Despite all the talk of an IT security labor shortage, survey respondents appear relatively optimistic that improvements may be on the horizon in 2018. According to the survey, 61% of respondents believe they could see staffing improvements in 2018. That coincides with other research that Ponemon Institute is involved with, Ponemon says.

Four years ago, a Ponemon survey found 40% of IT security respondents complained that job openings went unfilled because they could not find candidates, but that figure has since dropped to 32% based on a follow-up survey this year, Ponemon says.

Despite potential staffing improvements, CISOs and other IT security professionals foresee stress in the New Year, according to the report.


Source: Ponemon Institute Survey and Opus

"Overall, threats are multiplying, CISOs are having trouble finding in-house resources to keep up – and above all, are worried about threats they have limited control over, like the billions of new devices in the Internet of Things, each bringing with them potential new security threats and the always unpredictable element of human behavior," Kirschbaum says.

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Dawn Kawamoto is an Associate Editor for Dark Reading, where she covers cybersecurity news and trends. She is an award-winning journalist who has written and edited technology, management, leadership, career, finance, and innovation stories for such publications as CNET's ... View Full Bio

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User Rank: Ninja
1/11/2018 | 8:25:23 AM
I would trace the talent gap to the career path destruct that corporate America has placed on IT professionals over the years.  Why go into a field when, eventually, management will outsource you and that is that.  CyberSecurity is a NEW field and it is a tough one to get a degree in.  I am currently with a malware forensics unit and have learned alot in short time.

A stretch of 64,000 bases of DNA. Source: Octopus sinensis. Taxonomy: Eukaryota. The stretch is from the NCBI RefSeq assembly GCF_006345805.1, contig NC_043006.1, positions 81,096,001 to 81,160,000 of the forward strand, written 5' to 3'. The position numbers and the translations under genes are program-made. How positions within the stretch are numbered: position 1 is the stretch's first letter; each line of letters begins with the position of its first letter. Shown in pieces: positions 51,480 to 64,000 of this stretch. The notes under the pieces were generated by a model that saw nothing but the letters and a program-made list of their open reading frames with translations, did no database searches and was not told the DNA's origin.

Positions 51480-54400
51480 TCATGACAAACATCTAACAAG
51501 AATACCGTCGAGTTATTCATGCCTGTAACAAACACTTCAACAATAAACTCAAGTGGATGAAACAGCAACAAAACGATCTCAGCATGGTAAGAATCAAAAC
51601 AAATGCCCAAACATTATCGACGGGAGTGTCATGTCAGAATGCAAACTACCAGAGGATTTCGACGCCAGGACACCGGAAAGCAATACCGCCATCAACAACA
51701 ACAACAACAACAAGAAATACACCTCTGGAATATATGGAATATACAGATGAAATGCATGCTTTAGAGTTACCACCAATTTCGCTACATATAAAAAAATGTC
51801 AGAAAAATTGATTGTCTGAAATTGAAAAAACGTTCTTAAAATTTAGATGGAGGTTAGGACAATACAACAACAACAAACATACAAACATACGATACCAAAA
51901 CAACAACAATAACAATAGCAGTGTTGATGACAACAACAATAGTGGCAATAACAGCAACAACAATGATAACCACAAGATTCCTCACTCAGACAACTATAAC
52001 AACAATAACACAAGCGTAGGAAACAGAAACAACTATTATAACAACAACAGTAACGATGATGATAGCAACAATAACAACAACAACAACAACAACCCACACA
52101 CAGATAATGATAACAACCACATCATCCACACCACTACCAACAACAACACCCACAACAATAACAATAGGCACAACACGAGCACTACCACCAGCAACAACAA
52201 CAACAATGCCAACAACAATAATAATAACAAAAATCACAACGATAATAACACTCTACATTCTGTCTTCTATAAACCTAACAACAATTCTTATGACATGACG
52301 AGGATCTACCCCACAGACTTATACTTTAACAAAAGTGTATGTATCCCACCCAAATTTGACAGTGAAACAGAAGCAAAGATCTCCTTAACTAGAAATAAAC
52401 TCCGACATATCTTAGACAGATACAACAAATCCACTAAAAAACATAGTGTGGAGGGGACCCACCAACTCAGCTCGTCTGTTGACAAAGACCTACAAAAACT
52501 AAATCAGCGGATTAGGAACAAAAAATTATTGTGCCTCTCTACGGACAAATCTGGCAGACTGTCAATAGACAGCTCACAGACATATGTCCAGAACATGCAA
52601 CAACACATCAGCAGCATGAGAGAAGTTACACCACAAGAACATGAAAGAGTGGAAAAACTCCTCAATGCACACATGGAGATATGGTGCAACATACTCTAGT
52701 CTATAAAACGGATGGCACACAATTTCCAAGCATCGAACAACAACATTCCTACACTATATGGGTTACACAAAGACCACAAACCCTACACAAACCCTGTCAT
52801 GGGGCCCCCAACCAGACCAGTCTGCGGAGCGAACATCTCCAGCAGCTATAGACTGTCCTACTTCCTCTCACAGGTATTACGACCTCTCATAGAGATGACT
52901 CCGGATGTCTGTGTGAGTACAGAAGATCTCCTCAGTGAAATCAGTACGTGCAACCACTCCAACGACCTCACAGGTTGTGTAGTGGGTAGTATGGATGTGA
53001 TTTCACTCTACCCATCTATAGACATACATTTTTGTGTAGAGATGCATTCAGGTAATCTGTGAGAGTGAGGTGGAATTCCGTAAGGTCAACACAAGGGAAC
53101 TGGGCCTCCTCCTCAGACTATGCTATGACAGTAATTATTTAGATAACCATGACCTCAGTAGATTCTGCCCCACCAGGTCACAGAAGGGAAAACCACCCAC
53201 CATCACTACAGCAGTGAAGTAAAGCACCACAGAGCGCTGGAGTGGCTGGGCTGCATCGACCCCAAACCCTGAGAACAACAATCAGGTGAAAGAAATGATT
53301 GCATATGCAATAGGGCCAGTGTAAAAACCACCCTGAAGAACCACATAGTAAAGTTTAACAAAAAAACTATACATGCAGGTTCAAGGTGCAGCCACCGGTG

That said, good logical restore and rebuild protocols are LONG in order.  Data exfiltration aside, ransomware attacks are the same as hard drive failure.   Think about it.

Backup and disaster resocvery plans are often OUT of data if used at all and, worse, rarely tested.  

Workstation recovery is easy IF you have a good protocol and it can be anything from simple GHOST image to PXE login to server.  

As an independent consultant, I was very proud of a 3 hour recovery window when one of my accounts, a 501C3, got Cryptolocked in January of 2014.  Because I had good off-site storage protocols in place, I was able to restore all SERVER DATA within 2 hurs of on-site arrival the next day.  Plus my recovery protocol was SIMPLE AND TESTED so I knew what to do. 

User Rank: Ninja
1/12/2018 | 1:46:36 PM
Don't look for plug-and-play employees, or discount all outsourcing
Whether I would be allowed to enroll in a programmer/analyst curriculum at a specialized computer training school in the 1970s, was determined by aptitude tests.  Once in the program, I could see that degrees, even advanced degrees, in what's now called STEM, were not reliable indicators of the analytic and logical skills required in this field.  This is even more true today. 

Is it farfetched to say that the primary reasons companies limit their IT candidate searches, to applicants with CS degrees or other certifications, are to make it easier on HR departments, and to provide cover for hiring the wrong people?  Remember the adage: "No one was ever fired for buying IBM".  Was IBM always the best choice?  No, but it was the safe one, for those who signed off on it.